Students learn the importance of Martin Luther King Jr. Day

January 16, 2006|by KAREN HANNA

While other students throughout the Tri-State area celebrate the life of Martin Luther King Jr. by sleeping in over a three-day weekend, students in the Greencastle-Antrim School District will be in class.

Today is the second time this year the Pennsylvania school district has marked a holiday by staying open, high school Principal Jack E. Appleby said. The first time - Veterans Day - school staff noticed students seemed to gain a better understanding of the holiday, Appleby said Thursday.

"Maybe more was learned from Veterans Day by being in school than from being out of school, and we anticipate that on Martin Luther King Day," Appleby said.


While students normally might use the day to sleep late, Greencastle-Antrim Elementary School Principal Robert Crider said today they will be taking part in read-alouds about Martin Luther King Jr. and writing their own speeches.

"Our board thought that it was meaningful to be in (school) and learn about the topic, as opposed to at home, and not learning - maybe not learning," Crider said.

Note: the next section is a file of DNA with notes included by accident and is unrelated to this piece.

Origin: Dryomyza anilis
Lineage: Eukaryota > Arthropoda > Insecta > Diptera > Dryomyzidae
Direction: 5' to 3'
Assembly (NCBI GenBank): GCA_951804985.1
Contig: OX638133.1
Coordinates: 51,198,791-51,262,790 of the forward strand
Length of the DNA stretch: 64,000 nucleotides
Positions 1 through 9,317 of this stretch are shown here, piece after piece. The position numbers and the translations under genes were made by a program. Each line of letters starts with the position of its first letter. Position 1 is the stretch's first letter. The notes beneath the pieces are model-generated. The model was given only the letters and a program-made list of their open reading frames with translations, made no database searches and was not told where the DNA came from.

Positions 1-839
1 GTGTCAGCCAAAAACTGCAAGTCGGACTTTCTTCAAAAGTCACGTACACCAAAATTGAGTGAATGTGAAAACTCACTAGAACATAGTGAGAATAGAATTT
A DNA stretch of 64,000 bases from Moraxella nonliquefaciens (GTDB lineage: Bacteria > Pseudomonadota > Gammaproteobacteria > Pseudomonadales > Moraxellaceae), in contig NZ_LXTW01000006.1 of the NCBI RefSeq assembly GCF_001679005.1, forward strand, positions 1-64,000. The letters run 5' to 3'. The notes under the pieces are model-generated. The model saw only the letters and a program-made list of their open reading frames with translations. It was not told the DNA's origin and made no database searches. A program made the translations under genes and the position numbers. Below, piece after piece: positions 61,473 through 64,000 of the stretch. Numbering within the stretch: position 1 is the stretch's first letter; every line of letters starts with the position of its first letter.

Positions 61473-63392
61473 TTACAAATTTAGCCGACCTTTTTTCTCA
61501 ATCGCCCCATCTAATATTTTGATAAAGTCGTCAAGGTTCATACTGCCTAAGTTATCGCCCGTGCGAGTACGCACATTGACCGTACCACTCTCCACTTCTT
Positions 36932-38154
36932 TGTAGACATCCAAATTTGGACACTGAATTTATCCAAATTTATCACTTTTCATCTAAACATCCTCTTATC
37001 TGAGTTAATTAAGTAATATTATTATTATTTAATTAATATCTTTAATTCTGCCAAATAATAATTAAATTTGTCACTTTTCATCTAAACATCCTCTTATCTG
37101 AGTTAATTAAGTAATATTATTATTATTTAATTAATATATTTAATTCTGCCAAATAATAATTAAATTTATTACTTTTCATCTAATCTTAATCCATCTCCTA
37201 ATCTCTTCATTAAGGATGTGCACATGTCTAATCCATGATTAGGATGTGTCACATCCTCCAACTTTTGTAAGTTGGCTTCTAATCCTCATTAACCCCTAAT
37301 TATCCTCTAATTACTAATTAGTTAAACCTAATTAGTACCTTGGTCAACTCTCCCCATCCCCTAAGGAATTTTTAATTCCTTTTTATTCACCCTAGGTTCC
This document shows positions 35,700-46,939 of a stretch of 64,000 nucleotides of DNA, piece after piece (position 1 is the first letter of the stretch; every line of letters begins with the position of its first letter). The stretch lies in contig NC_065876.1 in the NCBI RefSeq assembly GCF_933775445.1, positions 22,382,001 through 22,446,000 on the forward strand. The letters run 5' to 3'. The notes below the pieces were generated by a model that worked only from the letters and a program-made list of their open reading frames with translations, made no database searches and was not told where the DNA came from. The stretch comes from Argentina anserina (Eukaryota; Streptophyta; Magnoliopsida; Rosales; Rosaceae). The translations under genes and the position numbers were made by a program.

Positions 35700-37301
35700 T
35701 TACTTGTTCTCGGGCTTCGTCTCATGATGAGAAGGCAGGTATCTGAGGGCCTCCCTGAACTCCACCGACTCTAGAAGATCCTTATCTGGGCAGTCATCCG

Other schools in the area will mark the holiday with a day off, but that does not mean students will miss out on learning about the civil rights leader, teachers and administrators said.

"In all schools, it's always touched on," said Jill Burkhart, a Washington County Public Schools supervisor of elementary English/language arts and social studies. "People talk about it. People talk about the significance of it."

At Marlowe Elementary School in Berkeley County, W.Va., school counselor Ange Joel said art students will be making posters to honor King. Kindergartners will make doves out of paper, first-graders will read about King and second-graders will write about their own dreams and create a timeline of King's life, Joel said.

Bester Elementary School fourth-grade teacher Kris McGee, who has worked on lesson plans for the county school system dealing with black history, said her students are researching famous people, including black leaders such as King and Thurgood Marshall, for a project due at the end of next month.

As part of the biography project, students say what they know about the person they are researching, what they think they know about the person they are researching and what they want to learn, McGee said.

The holiday should not be the only inspiration for learning about King and other black leaders, McGee said.

"There are so many opportunities for us to talk about these things ... that really for me to talk about in isolation, really, these teachers talk about these things all the time," McGee said.

Staff writer Pepper Ballard contributed to this story.

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